When using a time-based Throttle and the event is not admissible, the event is not emitted, and the Throttle gives the application a delay interval, in units like microseconds, that indicates how far in the future the event will become admissible. The application can delay emitting the event until this interval has passed, at which point it asks again if the event is admissible to update the Throttle state, commits the state, and emits the event. Time-based throttles are ideal for shaping outgoing data streams to make a message producer a good citizen that plays well with others, and for policing incoming data streams to prevent a misbehaving message producer from fire hosing a message consumer.

Below is a Java code snippet (with some distracting details removed) that shows a trivial application initializing and then using a Throttle to control the rate at which events are emitted by doing a simple Thread sleep. Without going into too much explanation, this gives you the flavor of how a Throttle might be used.

int pcr = 10; // Peak Cell Rate
int cdvt = 250; // Cell Delay Variation Tolerance
int scr = 1; // Sustained Cell Rate
int mbs = 10; // Maximum Burst Size

Throttle th =
new CellRateThrottle(pcr, cdvt, scr, mbs);

while (true) {
long delay = th.admissible();
while (delay > 0) {
delay = th.admissible();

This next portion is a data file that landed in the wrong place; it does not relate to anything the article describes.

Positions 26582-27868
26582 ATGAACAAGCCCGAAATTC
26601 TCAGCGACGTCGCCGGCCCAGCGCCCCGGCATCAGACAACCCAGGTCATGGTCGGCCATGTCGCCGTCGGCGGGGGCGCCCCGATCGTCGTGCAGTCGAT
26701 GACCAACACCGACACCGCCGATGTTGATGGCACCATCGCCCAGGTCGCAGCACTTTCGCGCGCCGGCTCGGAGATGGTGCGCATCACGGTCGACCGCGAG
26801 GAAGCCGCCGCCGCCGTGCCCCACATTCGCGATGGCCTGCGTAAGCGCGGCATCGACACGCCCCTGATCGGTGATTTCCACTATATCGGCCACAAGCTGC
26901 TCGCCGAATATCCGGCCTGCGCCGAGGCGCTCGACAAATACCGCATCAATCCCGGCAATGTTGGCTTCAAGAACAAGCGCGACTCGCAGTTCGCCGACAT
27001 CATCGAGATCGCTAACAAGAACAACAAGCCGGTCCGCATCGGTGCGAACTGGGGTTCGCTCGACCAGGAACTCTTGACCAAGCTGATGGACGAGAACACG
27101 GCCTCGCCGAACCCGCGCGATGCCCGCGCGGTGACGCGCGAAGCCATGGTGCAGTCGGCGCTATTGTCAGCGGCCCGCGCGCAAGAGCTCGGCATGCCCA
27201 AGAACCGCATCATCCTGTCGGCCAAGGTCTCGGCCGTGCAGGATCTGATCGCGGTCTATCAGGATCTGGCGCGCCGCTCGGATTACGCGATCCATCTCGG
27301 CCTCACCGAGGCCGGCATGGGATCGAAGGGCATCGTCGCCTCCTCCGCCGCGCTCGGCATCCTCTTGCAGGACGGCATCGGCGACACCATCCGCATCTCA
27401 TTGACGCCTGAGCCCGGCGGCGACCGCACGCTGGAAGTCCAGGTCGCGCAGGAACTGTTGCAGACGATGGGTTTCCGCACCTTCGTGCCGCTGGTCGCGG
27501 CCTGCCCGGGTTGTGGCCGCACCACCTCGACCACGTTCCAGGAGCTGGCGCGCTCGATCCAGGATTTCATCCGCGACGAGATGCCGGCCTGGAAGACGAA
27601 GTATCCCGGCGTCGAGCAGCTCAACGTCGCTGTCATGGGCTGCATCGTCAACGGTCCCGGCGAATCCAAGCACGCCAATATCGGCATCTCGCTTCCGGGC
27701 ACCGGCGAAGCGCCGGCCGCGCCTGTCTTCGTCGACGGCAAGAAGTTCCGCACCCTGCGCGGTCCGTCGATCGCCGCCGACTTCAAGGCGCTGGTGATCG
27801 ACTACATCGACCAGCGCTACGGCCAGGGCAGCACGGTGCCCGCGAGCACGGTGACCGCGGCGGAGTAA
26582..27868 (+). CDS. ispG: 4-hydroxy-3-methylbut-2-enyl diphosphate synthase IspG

The Generic Cell Rate Algorithm (GCRA) is a time-based Throttle which is based on the virtual scheduler. Its traffic contract consists of just two parameters, the increment, which is the expected or desired inter-arrival time between events, and the limit, which is the total variation from the inter-arrival time that the event stream may exhibit before being in violation of the traffic contract. Telecommunications folk will recognize this slack in the traffic contract as an accommodation for jitter, small variations in the inter-arrival time of events. It is impossible for firmware or even hardware to nail the emission of events exactly on the dot time-wise. And when aggregating multiple event streams into a single event stream, one event has to be emitted before another, regardless of their respective traffic contracts. Jitter happens. As someone once said, "perfection is the enemy of good enough", and rate control mechanisms have to take this into account. If you find it impossible to emit event streams in conformance with their individual traffic contracts, either your traffic contracts are unrealistic, or you have a network engineering problem that you need to solve.